I hate romance novels.
Wait! Does that make me sound like a Valentine's Day grinch? Well...that's OK. Because I am.
I dislike them for the same reason, really, that I dislike Valentine's Day. It's manufactured reality. And while, yes, I get the escape value of reading, you know, escapey sort of books, to me it's not escaping. It's just frustrating to be led down a path of unrealistic people (men's chests just don't look like that! and they don't, usually, act like that either!) and experiences. Especially the I'm-a-virgin-except-I-didn't-know-I'm-really-a-ravishing-sex-kitten-until-your-hand-touched-me one.
That said, I do love a good love story. It doesn't even have to turn out happy. Just two people trying to figure stuff out. (Two people, generally. The love triangle is overdone and overwrought, in my opinion.) I like it when authors take you past that first-flush feeling (the one that lasts forever in Romance Novels) and show how to negotiate loving each other when that is gone, how it is hard and sometimes dreary but then the brilliant, rainbowish places are made even more luminous through the contrast. Or how some things change but other things don't. I like reading books where real stuff happens and people don't know what to do with what is happening, and it changes them and then they survive but they are someone different. Since that, in my experience, is how life goes.
So! For your Valentine's Day pleasure, although in light of my slightly grumpy-cat-esque take on live, the romance genre, and everything, I present my list (presented in no order except for how I thought of them) of
Books that are not Romances but Love Stories:
The Time Traveler’s Wife by Audrey Niffeneger
Because seriously. If you haven't read this I can't be your friend anymore until you do. Just kidding. Sort of. Yes: there is swearing. and sex scenes. But they do the thing that any scene in a book should, which is further the story. The story of Clare and Henry, who travels in time without any control.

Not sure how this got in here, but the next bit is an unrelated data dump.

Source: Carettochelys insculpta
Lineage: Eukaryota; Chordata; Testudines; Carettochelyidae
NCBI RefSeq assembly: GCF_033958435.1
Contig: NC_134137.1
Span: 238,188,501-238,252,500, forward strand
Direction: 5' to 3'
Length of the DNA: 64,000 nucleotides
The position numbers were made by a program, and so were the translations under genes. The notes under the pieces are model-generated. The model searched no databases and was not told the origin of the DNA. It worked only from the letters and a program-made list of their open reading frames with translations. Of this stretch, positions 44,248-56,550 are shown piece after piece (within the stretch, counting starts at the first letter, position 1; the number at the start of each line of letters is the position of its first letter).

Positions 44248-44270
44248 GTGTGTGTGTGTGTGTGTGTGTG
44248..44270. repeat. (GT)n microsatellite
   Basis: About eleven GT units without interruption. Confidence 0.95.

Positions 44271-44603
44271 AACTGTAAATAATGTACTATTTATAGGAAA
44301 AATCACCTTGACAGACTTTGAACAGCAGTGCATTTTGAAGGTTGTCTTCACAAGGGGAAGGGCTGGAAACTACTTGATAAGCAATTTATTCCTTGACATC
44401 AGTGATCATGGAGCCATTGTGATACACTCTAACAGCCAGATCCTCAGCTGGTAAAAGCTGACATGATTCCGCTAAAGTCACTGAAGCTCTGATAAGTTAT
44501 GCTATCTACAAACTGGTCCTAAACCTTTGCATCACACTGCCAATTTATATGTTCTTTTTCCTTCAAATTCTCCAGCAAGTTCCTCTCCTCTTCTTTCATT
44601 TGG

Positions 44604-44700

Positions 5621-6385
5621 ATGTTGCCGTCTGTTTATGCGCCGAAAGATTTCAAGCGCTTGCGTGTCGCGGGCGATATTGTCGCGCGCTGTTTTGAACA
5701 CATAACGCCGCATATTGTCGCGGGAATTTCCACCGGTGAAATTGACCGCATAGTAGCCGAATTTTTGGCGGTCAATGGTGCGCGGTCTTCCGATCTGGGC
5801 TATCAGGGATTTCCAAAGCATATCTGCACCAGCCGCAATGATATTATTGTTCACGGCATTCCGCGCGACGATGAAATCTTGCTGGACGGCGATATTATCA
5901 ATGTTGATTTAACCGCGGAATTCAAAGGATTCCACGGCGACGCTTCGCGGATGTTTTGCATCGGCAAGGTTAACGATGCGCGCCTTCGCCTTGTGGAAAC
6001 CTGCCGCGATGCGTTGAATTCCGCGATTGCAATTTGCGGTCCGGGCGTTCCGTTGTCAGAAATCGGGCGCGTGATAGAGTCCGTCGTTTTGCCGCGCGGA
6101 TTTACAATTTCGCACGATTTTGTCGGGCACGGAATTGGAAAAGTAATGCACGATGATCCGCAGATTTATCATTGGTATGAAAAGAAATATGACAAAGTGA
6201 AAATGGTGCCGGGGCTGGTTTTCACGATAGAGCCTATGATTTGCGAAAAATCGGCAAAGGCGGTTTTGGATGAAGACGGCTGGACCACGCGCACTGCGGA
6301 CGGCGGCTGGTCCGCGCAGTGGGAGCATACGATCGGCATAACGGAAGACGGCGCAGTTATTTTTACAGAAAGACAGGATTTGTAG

Love Walked In by Marisa de lost Santos
A love story about the difference between loving the Ideal and loving the Real, and how each one feels.
Ahab’s Wife by Sena Jeter Naslund
OK. This is only partly a love story. It's also historical. And a sort-of rewrite of Moby Dick, but in a structure you can actually manage to read. Not just manage. Fly through. Swooning.
Water for Elephants by Sarah Gruen
Probably the closest to a Romance Novel on my list. Its inclusion speaks to my fondness for circus stories.
Here on Earth by Alice Hoffman
A retelling of Wuthering Heights, it has all the ickiness of the original but set in contemporary America. And by "icky" I mean...you know these characters are horrible, and they are making selfish choices that don't only influence their own lives, and how can they choose that? but you're still reading because it's so good it makes your teeth ache.
The Office of Mercy by Ariel Djanikian
A dystopian romance. I read a romance list yesterday that had Oryx and Crake as a dystopian romance. Hmmmmm. I never, ever, ever thought of it that way, but now I think about it...its, yeah, not really a romance. Or a love story, except for a teeny tiny part. Except for Jimmy's motivations, which doesn't say anything about this book except for: it's way more of a love story than Oryx and Crake. A dystopian love story, in fact!
Never Let Me Go by Kazuo Ishiguro
True fact: Florence + The Machine's song "Never Let Me Go" just came up on my playlist while I was writing this. Seriously! Anyway. The book in question is about science in a way that's not immediately obvious. Science love story? Plus Ishiguro's flawless writing? OK!
Possession: A Romance by A. S. Byatt
Not everyone will love this. It's got Poetry, for one thing. And it's about literature professors who are in a race to figure out something about a long-dead poet that might not even be figure-out-able. But it does this thing that I love, wherein two stories (well, really four. Or five) are told that eventually connect in a way you didn't suspect. If you liked The Da Vinci Code except you wished it had far more substance, was more about literature and writing than the Holy Grail, and won the Booker, then this is the book for you.
The History of Love by Nicole Krauss
One of my friends at work LOVES this book. Another one HATES it. Mostly the hate part comes from feeling like the author is showing off: look what I can do with words! and plot lines! I fall in the "LOVE IT" camp for this novel that is partly about WWII, and partly about New York and partly about South America, and the "love" isn't only of the romantic variety, and you have to follow different story lines. I love it because, holy cow! Look what she did with the plot! and with words!
Prodigal Summer by Barbara Kingsolver